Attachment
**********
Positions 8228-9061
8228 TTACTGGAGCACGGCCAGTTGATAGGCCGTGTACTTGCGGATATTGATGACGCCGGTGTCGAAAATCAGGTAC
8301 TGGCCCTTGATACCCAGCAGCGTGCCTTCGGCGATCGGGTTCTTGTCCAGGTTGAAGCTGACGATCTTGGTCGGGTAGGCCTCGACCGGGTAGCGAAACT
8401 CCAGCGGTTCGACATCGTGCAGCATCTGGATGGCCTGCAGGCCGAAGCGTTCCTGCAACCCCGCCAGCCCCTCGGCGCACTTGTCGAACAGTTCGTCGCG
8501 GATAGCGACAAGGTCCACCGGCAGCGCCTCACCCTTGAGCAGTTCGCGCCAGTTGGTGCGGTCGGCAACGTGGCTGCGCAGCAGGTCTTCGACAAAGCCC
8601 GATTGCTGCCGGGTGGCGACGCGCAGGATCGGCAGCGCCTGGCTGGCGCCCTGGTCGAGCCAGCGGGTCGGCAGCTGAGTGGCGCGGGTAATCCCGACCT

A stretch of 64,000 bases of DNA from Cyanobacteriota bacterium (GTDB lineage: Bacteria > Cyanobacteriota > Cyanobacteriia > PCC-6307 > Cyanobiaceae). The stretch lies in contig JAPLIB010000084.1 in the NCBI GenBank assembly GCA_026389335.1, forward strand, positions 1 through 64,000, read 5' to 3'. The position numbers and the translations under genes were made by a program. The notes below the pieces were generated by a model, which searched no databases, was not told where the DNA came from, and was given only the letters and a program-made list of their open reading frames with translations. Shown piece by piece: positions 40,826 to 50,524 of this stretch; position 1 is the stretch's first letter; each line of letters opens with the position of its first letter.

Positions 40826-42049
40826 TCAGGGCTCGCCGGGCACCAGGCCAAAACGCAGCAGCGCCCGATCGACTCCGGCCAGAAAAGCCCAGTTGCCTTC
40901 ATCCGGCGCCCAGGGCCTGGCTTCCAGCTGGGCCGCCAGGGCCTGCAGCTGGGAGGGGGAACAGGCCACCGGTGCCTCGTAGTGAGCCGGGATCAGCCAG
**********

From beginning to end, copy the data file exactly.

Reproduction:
Positions 8228-9061
8228 TTACTGGAGCACGGCCAGTTGATAGGCCGTGTACTTGCGGATATTGATGACGCCGGTGTCGAAAATCAGGTAC
8301 TGGCCCTTGATACCCAGCAGCGTGCCTTCGGCGATCGGGTTCTTGTCCAGGTTGAAGCTGACGATCTTGGTCGGGTAGGCCTCGACCGGGTAGCGAAACT
8401 CCAGCGGTTCGACATCGTGCAGCATCTGGATGGCCTGCAGGCCGAAGCGTTCCTGCAACCCCGCCAGCCCCTCGGCGCACTTGTCGAACAGTTCGTCGCG
8501 GATAGCGACAAGGTCCACCGGCAGCGCCTCACCCTTGAGCAGTTCGCGCCAGTTGGTGCGGTCGGCAACGTGGCTGCGCAGCAGGTCTTCGACAAAGCCC
8601 GATTGCTGCCGGGTGGCGACGCGCAGGATCGGCAGCGCCTGGCTGGCGCCCTGGTCGAGCCAGCGGGTCGGCAGCTGAGTGGCGCGGGTAATCCCGACCT

A stretch of 64,000 bases of DNA from Cyanobacteriota bacterium (GTDB lineage: Bacteria > Cyanobacteriota > Cyanobacteriia > PCC-6307 > Cyanobiaceae). The stretch lies in contig JAPLIB010000084.1 in the NCBI GenBank assembly GCA_026389335.1, forward strand, positions 1 through 64,000, read 5' to 3'. The position numbers and the translations under genes were made by a program. The notes below the pieces were generated by a model, which searched no databases, was not told where the DNA came from, and was given only the letters and a program-made list of their open reading frames with translations. Shown piece by piece: positions 40,826 to 50,524 of this stretch; position 1 is the stretch's first letter; each line of letters opens with the position of its first letter.

Positions 40826-42049
40826 TCAGGGCTCGCCGGGCACCAGGCCAAAACGCAGCAGCGCCCGATCGACTCCGGCCAGAAAAGCCCAGTTGCCTTC
40901 ATCCGGCGCCCAGGGCCTGGCTTCCAGCTGGGCCGCCAGGGCCTGCAGCTGGGAGGGGGAACAGGCCACCGGTGCCTCGTAGTGAGCCGGGATCAGCCAG